Teen driver crash risk and associations with smoking and drowsy driving
ABSTRACT Motor vehicle crashes are the leading cause of death for young people in the United States. The goal of this study was to identify risk factor profiles of teen and young adult drivers involved in crashes. General demographic and behavioral as well as driving-related factors were considered. Analysis of a nationally representative telephone survey of U.S. young drivers ages 14 to 22 (N=900) conducted in 2005 was restricted to 506 licensed drivers (learners excluded). Statistically significant univariate associations between factors of interest and the primary outcome, crash involvement (ever) as a driver, were identified and included within a multivariate logistic regression model, controlling for potential demographic confounders. Aside from length of licensure, only driving alone while drowsy and being a current smoker were associated with having been in a crash. Gaining a better understanding of these behaviors could enhance the development of more customized interventions for new drivers.
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ABSTRACT: Parents have long been a target of road safety organisations to teach their young children safe road crossing behaviours and help their learner drivers to increase their driving experience. Research is now suggesting that parents may also have a role to play in preventing or reducing the risky behaviours of their children, as pedestrians, passengers and young drivers. Parental role modelling, parental monitoring and parental control have all been identified as potentially playing an important role in the safety of children and young people. The TAC, RACV and VicRoads recognise the potential of parental influences on risky driving behaviour and as such are focussing on developing and implementing two strategies to target parents. The first strategy will focus on targeting parents with road safety specific messages. The overall aim of this strategy is to encourage and educate parents to have a greater influence on the road safety behaviour of their children. Some aspects of this strategy are already in place. Other aspects are new and will complement existing materials. The second strategy will focus on improving general parenting skills. The overall aim of the strategy is to encourage and educate parents at a preventative level, to adopt risk reduction strategies to reduce risk taking behaviour among children and young people.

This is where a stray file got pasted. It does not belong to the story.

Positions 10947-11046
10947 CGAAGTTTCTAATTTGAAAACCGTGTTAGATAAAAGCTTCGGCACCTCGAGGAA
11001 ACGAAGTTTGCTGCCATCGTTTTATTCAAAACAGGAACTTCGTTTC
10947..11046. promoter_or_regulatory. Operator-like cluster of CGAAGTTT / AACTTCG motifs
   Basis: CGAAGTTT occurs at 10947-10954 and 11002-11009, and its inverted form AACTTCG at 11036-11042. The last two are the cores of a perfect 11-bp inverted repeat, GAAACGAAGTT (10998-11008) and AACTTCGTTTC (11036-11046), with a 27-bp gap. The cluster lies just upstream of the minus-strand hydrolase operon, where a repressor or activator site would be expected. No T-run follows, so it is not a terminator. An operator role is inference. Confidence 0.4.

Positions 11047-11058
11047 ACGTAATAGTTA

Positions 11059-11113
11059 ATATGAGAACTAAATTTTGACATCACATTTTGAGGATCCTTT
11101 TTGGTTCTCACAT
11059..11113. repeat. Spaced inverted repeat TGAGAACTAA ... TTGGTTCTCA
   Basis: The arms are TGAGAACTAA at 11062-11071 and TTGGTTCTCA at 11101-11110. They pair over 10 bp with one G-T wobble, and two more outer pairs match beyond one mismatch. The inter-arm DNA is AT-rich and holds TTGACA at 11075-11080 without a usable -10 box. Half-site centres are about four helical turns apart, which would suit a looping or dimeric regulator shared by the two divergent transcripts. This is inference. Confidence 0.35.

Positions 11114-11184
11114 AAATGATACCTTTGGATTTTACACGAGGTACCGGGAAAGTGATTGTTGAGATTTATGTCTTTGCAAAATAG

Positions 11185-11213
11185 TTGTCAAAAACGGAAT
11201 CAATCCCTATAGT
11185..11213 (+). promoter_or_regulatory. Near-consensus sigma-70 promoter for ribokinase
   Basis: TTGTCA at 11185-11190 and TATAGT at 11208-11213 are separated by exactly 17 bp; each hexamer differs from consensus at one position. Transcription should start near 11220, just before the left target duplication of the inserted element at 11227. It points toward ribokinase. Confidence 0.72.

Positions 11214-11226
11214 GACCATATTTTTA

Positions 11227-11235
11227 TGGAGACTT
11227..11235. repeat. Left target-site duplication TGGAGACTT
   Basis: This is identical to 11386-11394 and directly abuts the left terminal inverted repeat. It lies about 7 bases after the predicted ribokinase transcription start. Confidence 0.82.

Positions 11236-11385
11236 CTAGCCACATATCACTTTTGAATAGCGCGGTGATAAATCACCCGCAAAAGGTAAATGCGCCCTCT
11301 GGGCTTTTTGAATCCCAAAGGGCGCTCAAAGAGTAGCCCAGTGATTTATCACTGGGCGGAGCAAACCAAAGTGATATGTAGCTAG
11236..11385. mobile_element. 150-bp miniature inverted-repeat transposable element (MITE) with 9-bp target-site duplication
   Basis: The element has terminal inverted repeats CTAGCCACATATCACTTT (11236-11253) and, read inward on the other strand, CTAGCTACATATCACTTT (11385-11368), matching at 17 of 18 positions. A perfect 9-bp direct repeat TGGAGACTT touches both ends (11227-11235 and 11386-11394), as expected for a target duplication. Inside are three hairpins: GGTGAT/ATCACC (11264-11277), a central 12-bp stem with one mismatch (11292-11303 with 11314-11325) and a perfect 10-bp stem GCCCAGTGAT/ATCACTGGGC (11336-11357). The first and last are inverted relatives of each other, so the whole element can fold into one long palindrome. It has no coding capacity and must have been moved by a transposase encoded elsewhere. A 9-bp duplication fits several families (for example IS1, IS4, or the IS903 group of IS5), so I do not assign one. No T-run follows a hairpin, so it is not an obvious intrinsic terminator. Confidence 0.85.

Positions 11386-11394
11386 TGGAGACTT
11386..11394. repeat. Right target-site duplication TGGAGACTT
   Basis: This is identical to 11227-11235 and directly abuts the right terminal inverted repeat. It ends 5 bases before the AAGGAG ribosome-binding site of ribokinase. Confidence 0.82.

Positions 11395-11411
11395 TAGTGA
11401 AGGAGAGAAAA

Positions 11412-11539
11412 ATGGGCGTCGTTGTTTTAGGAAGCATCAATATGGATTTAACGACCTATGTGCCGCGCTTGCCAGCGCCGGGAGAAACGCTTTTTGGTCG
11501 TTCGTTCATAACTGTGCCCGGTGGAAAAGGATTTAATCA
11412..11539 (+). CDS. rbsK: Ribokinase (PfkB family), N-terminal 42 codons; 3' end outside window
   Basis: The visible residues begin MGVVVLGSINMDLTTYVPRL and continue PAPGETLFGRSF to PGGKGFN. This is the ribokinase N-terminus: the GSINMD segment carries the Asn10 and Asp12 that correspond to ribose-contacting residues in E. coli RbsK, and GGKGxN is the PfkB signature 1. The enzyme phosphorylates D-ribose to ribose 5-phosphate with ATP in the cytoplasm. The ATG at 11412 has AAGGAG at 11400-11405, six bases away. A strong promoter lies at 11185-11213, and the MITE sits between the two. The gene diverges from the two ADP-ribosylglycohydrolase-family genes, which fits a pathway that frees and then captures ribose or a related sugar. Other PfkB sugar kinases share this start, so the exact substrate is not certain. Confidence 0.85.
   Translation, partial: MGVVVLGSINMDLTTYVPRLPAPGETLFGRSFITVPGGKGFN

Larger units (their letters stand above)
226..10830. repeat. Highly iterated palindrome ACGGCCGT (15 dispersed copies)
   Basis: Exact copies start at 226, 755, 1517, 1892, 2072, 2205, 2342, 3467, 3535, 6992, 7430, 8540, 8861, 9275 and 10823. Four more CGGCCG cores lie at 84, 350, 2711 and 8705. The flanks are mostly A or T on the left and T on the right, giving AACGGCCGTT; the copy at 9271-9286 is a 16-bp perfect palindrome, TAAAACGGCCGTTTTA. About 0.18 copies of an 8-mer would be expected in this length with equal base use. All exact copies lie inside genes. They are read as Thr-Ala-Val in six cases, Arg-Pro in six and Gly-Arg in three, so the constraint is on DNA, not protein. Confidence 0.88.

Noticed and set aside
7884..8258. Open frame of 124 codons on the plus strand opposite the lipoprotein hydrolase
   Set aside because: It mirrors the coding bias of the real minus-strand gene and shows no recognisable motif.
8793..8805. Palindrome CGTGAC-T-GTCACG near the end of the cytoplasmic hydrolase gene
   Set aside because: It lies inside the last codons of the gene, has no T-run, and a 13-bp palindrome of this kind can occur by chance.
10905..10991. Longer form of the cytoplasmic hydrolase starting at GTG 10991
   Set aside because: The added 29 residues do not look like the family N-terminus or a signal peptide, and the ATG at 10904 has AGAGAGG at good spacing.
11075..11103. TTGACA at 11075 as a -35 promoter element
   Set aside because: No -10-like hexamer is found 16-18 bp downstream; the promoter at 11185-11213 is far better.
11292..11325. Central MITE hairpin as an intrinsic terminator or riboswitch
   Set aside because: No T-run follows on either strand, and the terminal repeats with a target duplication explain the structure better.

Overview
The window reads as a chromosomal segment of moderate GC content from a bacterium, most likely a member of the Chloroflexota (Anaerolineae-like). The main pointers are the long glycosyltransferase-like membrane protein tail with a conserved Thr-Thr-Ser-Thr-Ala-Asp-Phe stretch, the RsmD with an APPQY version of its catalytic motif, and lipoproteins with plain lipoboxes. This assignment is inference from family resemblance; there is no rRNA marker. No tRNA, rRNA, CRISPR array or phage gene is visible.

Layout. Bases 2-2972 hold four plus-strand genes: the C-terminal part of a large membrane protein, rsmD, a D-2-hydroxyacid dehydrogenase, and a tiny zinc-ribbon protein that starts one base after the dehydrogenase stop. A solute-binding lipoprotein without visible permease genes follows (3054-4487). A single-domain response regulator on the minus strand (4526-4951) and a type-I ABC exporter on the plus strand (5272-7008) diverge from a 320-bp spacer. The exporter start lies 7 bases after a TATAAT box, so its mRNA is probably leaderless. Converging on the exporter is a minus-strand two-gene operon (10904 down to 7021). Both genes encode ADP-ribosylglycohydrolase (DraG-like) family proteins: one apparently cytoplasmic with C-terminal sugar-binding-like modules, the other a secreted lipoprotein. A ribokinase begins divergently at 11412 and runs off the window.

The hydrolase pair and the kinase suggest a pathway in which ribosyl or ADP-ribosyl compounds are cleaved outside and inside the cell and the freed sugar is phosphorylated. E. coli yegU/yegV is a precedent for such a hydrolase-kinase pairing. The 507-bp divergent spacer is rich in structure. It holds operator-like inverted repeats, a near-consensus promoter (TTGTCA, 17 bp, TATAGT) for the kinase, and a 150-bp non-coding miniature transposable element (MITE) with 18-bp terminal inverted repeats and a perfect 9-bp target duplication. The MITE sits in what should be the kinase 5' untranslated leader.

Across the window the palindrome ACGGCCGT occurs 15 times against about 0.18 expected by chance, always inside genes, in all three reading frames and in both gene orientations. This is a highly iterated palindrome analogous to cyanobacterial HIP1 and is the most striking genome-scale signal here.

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ABSTRACT: Crash frequency is typically much lower during the night than during the day, but it is well recognized that driving at night has a much higher risk relative to traffic exposure. The timing and magnitude of this increased risk is less well understood. The intent of this study was to identify the temporal position of the nighttime crash peak, and to estimate the odds of crash while driving at each hour of the day. Data included crashes registered in Queensland Transport’s Road Crash Database for the period mid 2000 to mid 2006 (for all crash severity levels), across urban and non-urban geographical areas. Analyses were restricted to passenger vehicles (cars, station wagons, utility vehicles and 4-wheel drives). Crashes where blood alcohol content was greater than zero was recorded were also excluded. Significant age and gender differences were found for a peak in early morning crash risk. Young males had more than six times the odds for crashes resulting in fatality or hospitalization crash at this time of day. The 2-3am peak is consistent with international findings that suggest sleepiness, rather than darkness, as the primary contributor to these crashes.